Law enforcement has recently cracked down on something of interest to many San Diego teens: drag racing. The city recently developed a special police unit that investigates local racing on a full time basis. This task force recently busted a drag race meet that had attracted a crowd of more 1200 people.
The popularity of this risky activity is often blamed on the media. Films like The Fast and the Furious show detailed scenes of racing and dangerous driving maneuvers; law-makers are eager to say that these images spark imitation and increase teen driver's desire to participate in risky behavior.
However, the authorities have ignored a critical fact when constructing this argument: teens are naturally inclined to participate in risk-taking activities, regardless of media influence.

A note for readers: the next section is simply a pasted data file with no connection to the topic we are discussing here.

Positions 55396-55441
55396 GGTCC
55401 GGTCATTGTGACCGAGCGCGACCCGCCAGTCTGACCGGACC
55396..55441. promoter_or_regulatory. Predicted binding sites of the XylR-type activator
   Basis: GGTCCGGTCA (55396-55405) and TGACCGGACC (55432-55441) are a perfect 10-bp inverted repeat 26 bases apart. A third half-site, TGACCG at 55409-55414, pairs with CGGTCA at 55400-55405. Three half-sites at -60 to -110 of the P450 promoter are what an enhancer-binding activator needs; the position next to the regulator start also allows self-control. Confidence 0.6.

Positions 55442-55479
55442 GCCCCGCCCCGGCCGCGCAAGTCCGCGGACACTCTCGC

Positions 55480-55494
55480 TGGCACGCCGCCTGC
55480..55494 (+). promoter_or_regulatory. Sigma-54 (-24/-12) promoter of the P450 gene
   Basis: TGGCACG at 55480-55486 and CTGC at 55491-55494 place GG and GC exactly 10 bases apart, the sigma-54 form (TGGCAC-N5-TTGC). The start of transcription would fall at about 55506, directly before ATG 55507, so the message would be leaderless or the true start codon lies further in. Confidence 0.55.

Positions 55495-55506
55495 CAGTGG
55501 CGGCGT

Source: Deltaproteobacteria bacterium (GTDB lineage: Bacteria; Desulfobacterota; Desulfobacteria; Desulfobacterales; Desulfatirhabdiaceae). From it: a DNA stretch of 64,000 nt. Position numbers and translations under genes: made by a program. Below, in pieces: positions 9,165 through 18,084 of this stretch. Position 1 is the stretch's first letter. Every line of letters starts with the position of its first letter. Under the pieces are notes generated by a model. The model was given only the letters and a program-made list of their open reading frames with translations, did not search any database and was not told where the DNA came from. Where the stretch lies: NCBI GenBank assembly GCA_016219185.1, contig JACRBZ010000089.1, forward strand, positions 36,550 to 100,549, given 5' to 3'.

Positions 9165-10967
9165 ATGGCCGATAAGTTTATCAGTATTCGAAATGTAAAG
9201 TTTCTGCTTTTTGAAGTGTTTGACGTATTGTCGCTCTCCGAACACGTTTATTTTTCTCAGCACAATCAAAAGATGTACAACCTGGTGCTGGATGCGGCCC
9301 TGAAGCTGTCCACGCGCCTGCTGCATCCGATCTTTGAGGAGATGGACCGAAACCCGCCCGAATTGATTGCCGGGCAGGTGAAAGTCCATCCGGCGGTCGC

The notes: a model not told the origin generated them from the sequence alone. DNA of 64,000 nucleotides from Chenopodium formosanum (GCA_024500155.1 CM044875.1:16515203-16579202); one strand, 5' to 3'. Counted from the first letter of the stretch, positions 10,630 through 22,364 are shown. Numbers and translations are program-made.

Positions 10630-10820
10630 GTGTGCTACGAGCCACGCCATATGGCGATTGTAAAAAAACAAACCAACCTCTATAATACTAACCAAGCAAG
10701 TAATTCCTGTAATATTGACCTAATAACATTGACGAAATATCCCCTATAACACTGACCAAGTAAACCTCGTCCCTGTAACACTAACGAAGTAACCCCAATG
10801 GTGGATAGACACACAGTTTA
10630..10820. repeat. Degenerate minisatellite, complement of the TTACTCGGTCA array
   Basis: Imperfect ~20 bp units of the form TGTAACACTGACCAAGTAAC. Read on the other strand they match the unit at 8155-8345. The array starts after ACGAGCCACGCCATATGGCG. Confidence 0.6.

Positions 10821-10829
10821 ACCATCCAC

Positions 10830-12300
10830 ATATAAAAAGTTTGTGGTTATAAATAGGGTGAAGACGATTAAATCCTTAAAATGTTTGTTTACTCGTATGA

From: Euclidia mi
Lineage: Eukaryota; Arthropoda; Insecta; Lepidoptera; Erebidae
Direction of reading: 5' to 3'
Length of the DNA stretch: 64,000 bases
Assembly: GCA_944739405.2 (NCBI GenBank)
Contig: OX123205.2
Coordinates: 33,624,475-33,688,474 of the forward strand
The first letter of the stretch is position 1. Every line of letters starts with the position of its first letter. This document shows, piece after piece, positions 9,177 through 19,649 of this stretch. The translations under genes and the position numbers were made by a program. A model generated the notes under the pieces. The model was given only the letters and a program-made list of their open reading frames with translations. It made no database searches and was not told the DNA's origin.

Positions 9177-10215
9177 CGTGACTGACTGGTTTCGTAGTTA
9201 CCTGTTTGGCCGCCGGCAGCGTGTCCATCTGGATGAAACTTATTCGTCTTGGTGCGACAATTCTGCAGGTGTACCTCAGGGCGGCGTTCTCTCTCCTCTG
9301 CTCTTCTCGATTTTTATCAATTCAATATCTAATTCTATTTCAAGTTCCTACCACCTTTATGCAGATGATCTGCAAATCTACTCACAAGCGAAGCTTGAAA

According to data released by the Insurance Institute for Highway Safety, in 2001, 39 percent of all deaths of 16-19 year-olds were caused by motor vehicle related accidents. The high fatality rate is partially due to driving inexperience, but the increased likelihood of reckless driving behavior among young people is an even more critical factor.
What can you do to combat this problem? Awareness is critical. Also, one important step in becoming a safe driver is knowing the rules of the road. Reviewing a defensive driving course like the one available at Webtrafficschool.com is a good start. Courses like these outline safe driving behaviors and practices and may decrease the impulse to participate in risky activities.
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